In a 1945 monograph, Karl Duncker reported several experiments that demonstrated what he called functional fixedness [Duncker 1945]. Functional fixedness is our tendency to fail to recognize creative uses for objects when we know of — or shortly after we've been reminded of — conventional uses for those same objects. It's one of what we now call cognitive biases, which cause us to make systematic errors of thought or perception.
For example, everyone recognizes that coins are money, and that we can make purchases with them; not everyone recognizes that coins make effective doorstops when wedged into the space between the hinged side of an open door and the jamb. Upon seeing this "trick" for the first time a typical response is surprise — in part because of functional fixedness. (Light reading: "Ten Uses for Coins")
Much has been written about functional fixedness, especially in connection with creativity, because it can prevent people and teams from finding innovative solutions to important problems. But functional fixedness also has a dark side. It causes us to interpret the behavior of others in terms of the goals that those behaviors usually serve, even when those behaviors are serving a very different goal for the person who's using them. Here are three examples. I'll use fictitious names for people: Adrian and Brook.
- Reserving a meeting room or conference facility
- The usual way to reserve a facility for a meeting is to sign up for it using scheduling software. Another perhaps more effective method of reserving meeting space is to schedule a regular meeting in that space for the entire foreseeable future — six or twelve months. The meeting thus serves the purpose of reserving the meeting space, which for many regular meetings, can be more important than any item that ever appears on that meeting's agendas.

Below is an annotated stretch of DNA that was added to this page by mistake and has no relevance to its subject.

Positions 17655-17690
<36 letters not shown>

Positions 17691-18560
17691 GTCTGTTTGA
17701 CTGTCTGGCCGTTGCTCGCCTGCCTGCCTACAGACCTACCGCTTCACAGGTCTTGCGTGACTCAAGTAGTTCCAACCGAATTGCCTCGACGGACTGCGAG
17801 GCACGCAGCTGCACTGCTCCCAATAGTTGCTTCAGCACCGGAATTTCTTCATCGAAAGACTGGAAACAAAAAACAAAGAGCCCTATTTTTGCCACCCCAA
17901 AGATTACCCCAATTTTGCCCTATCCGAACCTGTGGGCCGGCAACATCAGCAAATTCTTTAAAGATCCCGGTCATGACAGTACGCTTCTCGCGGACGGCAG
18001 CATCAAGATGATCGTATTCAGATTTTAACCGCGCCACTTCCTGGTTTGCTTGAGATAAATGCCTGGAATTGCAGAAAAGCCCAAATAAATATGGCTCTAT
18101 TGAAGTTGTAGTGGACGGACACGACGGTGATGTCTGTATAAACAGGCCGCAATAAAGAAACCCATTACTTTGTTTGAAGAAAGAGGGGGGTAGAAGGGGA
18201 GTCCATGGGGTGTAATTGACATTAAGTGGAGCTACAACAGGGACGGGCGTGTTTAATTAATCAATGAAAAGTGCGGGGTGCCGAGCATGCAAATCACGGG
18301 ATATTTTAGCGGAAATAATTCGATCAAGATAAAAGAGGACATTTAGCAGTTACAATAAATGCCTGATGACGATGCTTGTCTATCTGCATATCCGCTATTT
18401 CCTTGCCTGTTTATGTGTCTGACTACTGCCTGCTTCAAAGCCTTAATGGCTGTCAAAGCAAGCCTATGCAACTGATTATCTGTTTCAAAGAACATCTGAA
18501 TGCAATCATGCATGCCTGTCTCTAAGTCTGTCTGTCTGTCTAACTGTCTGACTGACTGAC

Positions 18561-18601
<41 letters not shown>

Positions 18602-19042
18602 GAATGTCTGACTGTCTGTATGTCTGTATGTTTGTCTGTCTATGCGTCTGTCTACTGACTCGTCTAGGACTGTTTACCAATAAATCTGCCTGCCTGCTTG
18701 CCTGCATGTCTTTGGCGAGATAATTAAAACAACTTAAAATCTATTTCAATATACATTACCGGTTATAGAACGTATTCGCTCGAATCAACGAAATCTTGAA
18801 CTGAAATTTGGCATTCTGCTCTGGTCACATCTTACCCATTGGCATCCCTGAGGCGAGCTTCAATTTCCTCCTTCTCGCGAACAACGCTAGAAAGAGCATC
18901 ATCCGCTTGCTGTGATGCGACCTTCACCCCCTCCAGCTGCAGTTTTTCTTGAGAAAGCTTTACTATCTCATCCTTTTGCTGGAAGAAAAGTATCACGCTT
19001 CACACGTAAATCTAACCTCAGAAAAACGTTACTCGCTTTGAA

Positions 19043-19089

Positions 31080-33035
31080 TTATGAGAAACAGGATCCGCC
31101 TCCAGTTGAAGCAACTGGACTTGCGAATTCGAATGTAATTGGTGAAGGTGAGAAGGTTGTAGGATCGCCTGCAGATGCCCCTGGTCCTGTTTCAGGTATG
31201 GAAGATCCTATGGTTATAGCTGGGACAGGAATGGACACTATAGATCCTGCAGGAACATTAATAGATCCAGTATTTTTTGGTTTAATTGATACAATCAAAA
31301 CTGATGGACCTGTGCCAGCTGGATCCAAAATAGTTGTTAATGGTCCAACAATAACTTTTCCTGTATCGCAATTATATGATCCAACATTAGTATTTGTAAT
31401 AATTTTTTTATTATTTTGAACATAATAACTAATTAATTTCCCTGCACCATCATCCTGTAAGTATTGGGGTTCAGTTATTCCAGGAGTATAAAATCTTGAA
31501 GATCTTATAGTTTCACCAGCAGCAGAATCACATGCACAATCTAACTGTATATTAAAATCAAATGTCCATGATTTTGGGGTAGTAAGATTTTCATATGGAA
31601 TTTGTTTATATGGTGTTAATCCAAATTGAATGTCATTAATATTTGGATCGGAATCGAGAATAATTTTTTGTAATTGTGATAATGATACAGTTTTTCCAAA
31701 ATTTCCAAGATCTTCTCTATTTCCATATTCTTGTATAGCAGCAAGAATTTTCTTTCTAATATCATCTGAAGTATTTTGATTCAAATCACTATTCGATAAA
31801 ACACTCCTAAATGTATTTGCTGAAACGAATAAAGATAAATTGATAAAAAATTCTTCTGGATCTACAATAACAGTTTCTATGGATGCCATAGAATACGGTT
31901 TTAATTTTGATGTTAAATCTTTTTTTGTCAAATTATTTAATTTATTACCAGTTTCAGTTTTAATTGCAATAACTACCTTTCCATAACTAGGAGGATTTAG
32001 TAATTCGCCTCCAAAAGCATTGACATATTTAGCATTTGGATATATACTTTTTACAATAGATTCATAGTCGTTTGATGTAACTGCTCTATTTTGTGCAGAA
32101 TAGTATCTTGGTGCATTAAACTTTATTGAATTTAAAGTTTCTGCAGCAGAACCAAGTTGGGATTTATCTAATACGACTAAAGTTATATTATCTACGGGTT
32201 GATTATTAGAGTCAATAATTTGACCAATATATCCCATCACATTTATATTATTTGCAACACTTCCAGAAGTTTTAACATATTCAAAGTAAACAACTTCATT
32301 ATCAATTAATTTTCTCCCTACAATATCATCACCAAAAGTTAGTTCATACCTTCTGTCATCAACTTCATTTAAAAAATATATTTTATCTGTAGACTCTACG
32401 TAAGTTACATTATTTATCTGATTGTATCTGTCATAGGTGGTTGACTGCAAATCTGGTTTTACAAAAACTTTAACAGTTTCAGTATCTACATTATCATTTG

- Functional To exploit functional fixedness,
use an everyday behavior
for some other purposefixedness causes us to interpret meetings as meetings, rather than as a means of reserving meeting facilities.
- Asking for information
- Usually, when we ask someone about X, what we want to know is X. But sometimes Adrian might ask Brook about X not to find out about X, but to determine whether Brook knows about X.
- Functional fixedness prevents us from seeing this transaction as something different from an attempt to learn about X.
- Delegation blockage
- Usually, when a manager delegates a task T to someone, the purpose is to ensure that T will be completed. But sometimes the purpose of assigning a task T to Adrian is to keep Adrian busy, perhaps as a distraction, or perhaps to ensure that Adrian is unavailable for some other task T'. Maybe the manager doesn't trust Adrian to handle T', or the manager has promised T' to Brook. In such cases, the manager likely cares less about task T than about keeping Adrian from working on T'.
- Functional fixedness can prevent us from seeing delegation as anything other than a way to partition responsibility.
When Adrian's phone rings, and she excuses herself from the meeting to take the call, we tend to assume that it's an important call. But what if Adrian has an app on her phone that makes fake calls? Yes, fake call apps do exist. They "work," in part, because of functional fixedness. Next in this series Top Next Issue
Is every other day a tense, anxious, angry misery as you watch people around you, who couldn't even think their way through a game of Jacks, win at workplace politics and steal the credit and glory for just about everyone's best work including yours? Read 303 Secrets of Workplace Politics, filled with tips and techniques for succeeding in workplace politics. More info
Your comments are welcomeWould you like to see your comments posted here? rbrenmhXARWRMUvVyOdHlner@ChacxgDmtwOKrxnripPCoCanyon.comSend me your comments by email, or by Web form.
About Point Lookout
Thank you for reading this article. I hope you enjoyed it and found it useful, and that you'll consider recommending it to a friend.
Support Point Lookout by joining the Friends of Point Lookout, as an individual or as an organization.
Do you face a complex interpersonal situation? Send it in, anonymously if you like, and I'll give you my two cents.
More articles on Workplace Politics:
- The Advantages of Political Attack: III
- In workplace politics, attackers have significant advantages that explain, in part, their surprising